Increasing stack size for a C program

In java, when there is a problem, usually with heap, you simply throw in -Xmx and for stack, it would be -Xss. But what about a C program? Recently I ran into this problem. I had a C program which worked fine on one enterprise class Linux machine but didn’t work on my personal computer based on Mac OS X (Snow Leopard). First I didn’t understand what was going since the error wasn’t obvious but soon I realized that the problem was with the stack as it happened for larger values of input. When you do

ulimit -s

you would notice something like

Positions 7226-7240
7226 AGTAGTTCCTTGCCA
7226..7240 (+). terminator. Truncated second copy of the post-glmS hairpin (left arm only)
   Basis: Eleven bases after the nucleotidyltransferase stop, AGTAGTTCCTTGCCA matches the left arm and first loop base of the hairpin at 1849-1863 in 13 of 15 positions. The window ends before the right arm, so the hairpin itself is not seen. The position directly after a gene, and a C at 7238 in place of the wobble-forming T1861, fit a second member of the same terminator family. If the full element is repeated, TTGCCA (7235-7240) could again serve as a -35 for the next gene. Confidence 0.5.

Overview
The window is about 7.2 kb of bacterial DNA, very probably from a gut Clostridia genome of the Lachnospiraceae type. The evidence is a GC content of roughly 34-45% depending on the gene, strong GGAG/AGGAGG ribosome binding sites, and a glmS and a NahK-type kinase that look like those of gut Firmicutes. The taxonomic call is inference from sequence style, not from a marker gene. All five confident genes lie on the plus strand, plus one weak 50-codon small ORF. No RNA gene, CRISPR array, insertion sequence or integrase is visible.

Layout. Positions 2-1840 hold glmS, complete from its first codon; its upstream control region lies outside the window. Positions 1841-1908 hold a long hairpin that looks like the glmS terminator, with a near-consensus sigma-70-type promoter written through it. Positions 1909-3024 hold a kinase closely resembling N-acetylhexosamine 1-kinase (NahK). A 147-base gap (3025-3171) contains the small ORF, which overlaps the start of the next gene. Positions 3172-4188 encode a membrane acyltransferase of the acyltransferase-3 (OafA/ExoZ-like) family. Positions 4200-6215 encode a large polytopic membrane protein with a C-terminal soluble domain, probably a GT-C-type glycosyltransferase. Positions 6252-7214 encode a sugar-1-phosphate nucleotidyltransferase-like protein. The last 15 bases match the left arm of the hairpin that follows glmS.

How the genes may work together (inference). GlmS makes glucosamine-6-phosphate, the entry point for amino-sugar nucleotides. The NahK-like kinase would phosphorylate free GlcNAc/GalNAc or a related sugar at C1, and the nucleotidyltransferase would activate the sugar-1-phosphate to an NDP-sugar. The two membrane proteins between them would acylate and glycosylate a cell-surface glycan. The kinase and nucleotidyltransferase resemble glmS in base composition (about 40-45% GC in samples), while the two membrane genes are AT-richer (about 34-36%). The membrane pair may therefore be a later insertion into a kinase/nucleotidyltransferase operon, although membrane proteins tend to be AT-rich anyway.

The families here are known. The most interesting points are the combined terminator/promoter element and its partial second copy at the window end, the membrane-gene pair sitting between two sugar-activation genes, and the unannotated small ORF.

Then setting

ulimit -s hard

and then checking

ulimit -s

you would notice something like


So, with this increased stack size, I was able to run the program for even higher input values but soon ran into the same issue as the input value increased even further. Then, searching the web indicated that it’s possible to actually provide a hint at the time of compilation of how much stack size the program would need. So, all I had to do was to compile the program as follows

g++ -O3 -Wl,-stack_size,0xf000000 -o my_program

The 0xf000000 above is the stack size. It’s probably way more than I need. This solved my problem. While this is a good workaround, I think the Java solution is better as it doesn’t require recompiling the code. But then, java is an interpreter, so it has that extra flexibility.

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Filed under C/C++, Java

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